ANN ARBOR, Mich. — Ric Flair arrived on stage to a chorus of "woos." Former MLB manager Jim Leyland dabbed with Migos. Pro poker bad boy Phil Hellmuth introduced a recruit.
It was a pep rally, a USO special and the NFL Draft all rolled into one. It was unique and entertaining and sometimes strange.
It was Michigan’s "Signing of the Stars" National Signing Day spectacular on Wednesday, and like everything else coach Jim Harbaugh has done since taking over at his alma mater about 13 months ago, it was bigger and better and more ridiculous than anything that’s been done before.
"Why is Lou Holtz here cracking jokes with Mike Shanahan and Todd McShay?" you might have found yourself asking at some point during the two-hour extravaganza at the elegant Hill Auditorium. Well, with Harbaugh, the question one comes to expect is, "Why not?"
Either that or, as he asked in his opening statement to the 3,000-plus fans, students and VIPs who were in attendance at the invite-only event, "Who could possibly have it better than us?" To which the attendees dutifully and passionately replied, "Nooooobody!"
On Wednesday, at least, that was a true statement, as Michigan and its fan-favorite coach brought out the big guns. Tom Brady, an alum who has had some success in the NFL, came on stage to introduce three of the program’s 2016 signees, including top-ranked kicker Quinn Nordin, who Skyped into the event with his family.
Nordin, of course, was the player Harbaugh joined for a much-publicized sleepover last month. In fact, Harbaugh spoke briefly referenced the event, explaining, "I slept in Quinn’s sister’s room," before quickly adding, "She wasn’t there!"
Derek Jeter — a Michigan native whose Players’ Tribune co-sponsored the event — then introduced two New Jersey signees as an ode to his recently completed career with the Yankees.
Brady and Jeter garnered some of the day’s biggest cheers from the 3,000-plus fans and VIPs in attendance, though they were hardly the only sports stars in this gathering: Baltimore Ravens coach John Harbaugh joined his brother on stage to introduce four-star tight end signee Nick Eubanks and hype his NFL potential, and longtime NFL executive Bill Polian appeared on video to speak in similarly glowing terms about four-star offensive line signee Michael Onwenu.
Flair, a pro wrestling legend, may have stumbled through the names of four-star cornerback Lavert Hill and three-star safety Josh Metellus, but there was no hesitation in his love for Michigan. Flair revealed that, prior to gaining fame and fortune as a wrestling star, he had committed to play football for the Wolverines under Bump Elliott, who preceded Bo Schembechler as coach.
"To be the man, you’ve got to beat the man," Flair said, pulling out one of his most well-known phrases. "And right now, the University of Michigan is the man!"
ESPN analyst and 1991 Heisman winner Desmond Howard made an appearance, as did outgoing athletic director Jim Hackett, former Michigan quarterbacks Denard Robinson and Devin Gardner — who led the audience in a spirited singing of famed fight song "The Victors" — and a number of other ex-Wolverines. Among the lesser-known of those was former walk-on quarterback Jack Kennedy, who now opens for Lil’ Wayne and kicked off the event with a Michigan-themed performance.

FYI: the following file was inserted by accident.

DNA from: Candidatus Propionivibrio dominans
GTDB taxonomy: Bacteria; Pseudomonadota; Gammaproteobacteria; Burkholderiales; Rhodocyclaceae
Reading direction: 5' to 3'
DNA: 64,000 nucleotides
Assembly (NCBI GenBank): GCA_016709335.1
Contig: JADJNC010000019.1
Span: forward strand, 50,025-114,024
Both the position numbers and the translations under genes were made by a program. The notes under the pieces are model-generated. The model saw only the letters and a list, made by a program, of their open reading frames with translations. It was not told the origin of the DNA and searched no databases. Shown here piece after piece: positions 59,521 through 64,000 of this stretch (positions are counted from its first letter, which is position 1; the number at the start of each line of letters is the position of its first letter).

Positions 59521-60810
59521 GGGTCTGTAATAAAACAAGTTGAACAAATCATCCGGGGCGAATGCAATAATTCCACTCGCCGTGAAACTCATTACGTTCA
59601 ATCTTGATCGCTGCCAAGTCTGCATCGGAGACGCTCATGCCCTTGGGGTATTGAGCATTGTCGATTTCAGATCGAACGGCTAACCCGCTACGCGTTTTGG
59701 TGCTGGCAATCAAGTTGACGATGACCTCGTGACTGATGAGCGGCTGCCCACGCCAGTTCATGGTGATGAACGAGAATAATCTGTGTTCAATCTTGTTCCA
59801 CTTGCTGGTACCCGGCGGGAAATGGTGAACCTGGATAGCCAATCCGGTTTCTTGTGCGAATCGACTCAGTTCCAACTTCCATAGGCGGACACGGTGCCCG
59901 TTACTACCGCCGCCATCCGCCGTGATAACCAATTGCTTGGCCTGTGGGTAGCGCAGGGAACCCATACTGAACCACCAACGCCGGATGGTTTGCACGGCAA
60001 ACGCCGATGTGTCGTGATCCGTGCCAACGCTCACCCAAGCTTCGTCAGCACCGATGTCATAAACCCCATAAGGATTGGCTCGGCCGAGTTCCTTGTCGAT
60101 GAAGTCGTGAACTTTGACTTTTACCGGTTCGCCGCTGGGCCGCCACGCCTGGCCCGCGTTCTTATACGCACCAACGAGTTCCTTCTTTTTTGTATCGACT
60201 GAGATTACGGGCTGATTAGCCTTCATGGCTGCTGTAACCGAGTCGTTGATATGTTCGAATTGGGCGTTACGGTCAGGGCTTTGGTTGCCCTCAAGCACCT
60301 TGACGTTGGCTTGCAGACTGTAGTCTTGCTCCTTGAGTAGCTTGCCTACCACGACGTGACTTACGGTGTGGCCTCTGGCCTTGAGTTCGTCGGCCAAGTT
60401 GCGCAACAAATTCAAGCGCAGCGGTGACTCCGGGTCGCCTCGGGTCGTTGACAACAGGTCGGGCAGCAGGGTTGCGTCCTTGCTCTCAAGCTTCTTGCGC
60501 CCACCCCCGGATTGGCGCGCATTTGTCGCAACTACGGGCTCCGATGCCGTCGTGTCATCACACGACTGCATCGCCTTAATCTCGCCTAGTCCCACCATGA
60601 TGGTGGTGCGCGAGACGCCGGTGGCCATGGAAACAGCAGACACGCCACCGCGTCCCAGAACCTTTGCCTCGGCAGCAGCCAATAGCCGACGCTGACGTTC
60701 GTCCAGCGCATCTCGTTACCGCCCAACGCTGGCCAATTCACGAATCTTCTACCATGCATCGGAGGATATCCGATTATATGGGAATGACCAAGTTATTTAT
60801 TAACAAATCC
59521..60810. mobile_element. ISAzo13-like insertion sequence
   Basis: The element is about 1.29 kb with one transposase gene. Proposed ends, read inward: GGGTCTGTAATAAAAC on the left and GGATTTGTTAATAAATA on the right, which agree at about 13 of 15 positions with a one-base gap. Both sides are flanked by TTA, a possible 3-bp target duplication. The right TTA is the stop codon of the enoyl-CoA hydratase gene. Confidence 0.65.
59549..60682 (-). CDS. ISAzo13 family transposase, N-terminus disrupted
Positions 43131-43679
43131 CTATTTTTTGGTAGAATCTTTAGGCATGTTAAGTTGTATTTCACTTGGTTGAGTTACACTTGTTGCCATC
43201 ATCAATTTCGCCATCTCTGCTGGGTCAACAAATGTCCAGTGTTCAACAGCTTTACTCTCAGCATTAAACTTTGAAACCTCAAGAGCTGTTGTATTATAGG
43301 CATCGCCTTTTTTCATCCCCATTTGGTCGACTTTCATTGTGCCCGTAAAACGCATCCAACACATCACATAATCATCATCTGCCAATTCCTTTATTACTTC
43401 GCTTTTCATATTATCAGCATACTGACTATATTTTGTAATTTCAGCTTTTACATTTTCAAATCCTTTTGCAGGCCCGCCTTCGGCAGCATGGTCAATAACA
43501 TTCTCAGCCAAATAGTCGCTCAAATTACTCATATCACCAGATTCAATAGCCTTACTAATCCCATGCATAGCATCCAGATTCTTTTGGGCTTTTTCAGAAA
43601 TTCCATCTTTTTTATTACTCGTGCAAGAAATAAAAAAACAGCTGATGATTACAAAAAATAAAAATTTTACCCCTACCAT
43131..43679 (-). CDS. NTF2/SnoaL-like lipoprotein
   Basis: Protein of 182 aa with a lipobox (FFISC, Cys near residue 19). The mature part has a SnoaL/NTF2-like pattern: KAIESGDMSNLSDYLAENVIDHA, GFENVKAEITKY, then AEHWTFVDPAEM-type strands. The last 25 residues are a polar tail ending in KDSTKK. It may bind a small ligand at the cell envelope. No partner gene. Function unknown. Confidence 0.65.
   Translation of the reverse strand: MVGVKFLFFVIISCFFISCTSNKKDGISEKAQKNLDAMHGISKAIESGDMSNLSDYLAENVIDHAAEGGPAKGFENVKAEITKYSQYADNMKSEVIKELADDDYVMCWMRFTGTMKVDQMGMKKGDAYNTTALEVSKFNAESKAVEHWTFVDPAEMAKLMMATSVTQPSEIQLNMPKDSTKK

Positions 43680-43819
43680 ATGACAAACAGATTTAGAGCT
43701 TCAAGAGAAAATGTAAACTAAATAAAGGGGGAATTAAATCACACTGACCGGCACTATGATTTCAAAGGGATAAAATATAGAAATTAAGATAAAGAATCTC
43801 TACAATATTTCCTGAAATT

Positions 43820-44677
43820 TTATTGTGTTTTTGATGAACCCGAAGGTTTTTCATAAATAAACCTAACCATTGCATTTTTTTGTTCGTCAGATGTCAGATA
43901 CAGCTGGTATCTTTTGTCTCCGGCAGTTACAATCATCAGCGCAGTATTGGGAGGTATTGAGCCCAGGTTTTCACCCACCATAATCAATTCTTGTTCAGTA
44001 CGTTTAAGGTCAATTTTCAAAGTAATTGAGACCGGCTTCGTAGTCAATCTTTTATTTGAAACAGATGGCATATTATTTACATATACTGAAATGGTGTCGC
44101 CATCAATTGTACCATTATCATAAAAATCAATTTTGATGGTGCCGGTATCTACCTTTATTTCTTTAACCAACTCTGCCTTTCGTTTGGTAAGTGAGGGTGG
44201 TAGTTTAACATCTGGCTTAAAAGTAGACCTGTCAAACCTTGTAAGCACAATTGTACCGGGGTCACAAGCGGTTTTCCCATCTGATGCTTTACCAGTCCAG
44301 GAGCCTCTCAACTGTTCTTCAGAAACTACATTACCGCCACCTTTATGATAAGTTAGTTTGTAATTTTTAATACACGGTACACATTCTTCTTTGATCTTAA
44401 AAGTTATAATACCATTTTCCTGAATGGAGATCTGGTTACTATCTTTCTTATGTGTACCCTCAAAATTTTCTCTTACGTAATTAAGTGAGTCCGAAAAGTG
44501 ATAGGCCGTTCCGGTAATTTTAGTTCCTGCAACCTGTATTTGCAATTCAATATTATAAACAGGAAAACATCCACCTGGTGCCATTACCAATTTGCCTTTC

Comedian Randy Sklar, also a Michigan alum, emceed and hosted, occassionally taking jabs at Harbaugh’s now-infamous recruiting tactics ("I was going to host at USC, but Jim came to my house, slept over, climbed a tree … and flipped me").
Meanwhile, actors Owen Wilson, Vince Vaughn and Robert Patrick, longtime MLB manager and executive Tony LaRussa, rapper Big Sean and former Michigan standouts Charles Woodson, Chad Henne, Devin Funchess and Jalen Rose, among others, provided video tributes to Harbaugh and the program.
And amid it all, the three-man roundtable of Shanahan, Holtz and McShay — seated on the opposite side of the stage from Harbaugh and the six Michigan early enrollees who were able to attend, including four-star quarterback Brandon Peters and top-ranked running back Kareen Walker — provided analysis and scouting of the recruits’ highlight reels, adding an NFL Draft feel to the event.
Basically, there was a little bit of everything — including the Michigan marching band, which surrounded the auditorium at the conclusion of the event to perform a live rendition of "The Victors" and serve as a bit of a shield while the celebrities slipped away.
For the TMZ fan, it was spectacular. For the football fan, it was … something. Entertaining, for sure. Over the top, too. But as a "celebration" (Harbaugh’s word) of Michigan’s signees, it certainly succeeded.
"We wanted to do something different," Harbaugh told reporters afterward. "Wanted to do something awesome."
And along those lines, the event ended in fitting fashion, with a murmur going through the crowd that the nation’s top-ranked recruit, defensive tackle Rashan Gary, had committed to Michigan.
"Backstage, they told me that we got some really good news," Harbaugh said to a cheer, cutting himself off because NCAA rules prohibit schools from commenting on recruits until they have actually signed and faxed/e-mailed their Letters of Intent. The fans wanted more, but for once, Harbaugh couldn’t provide it.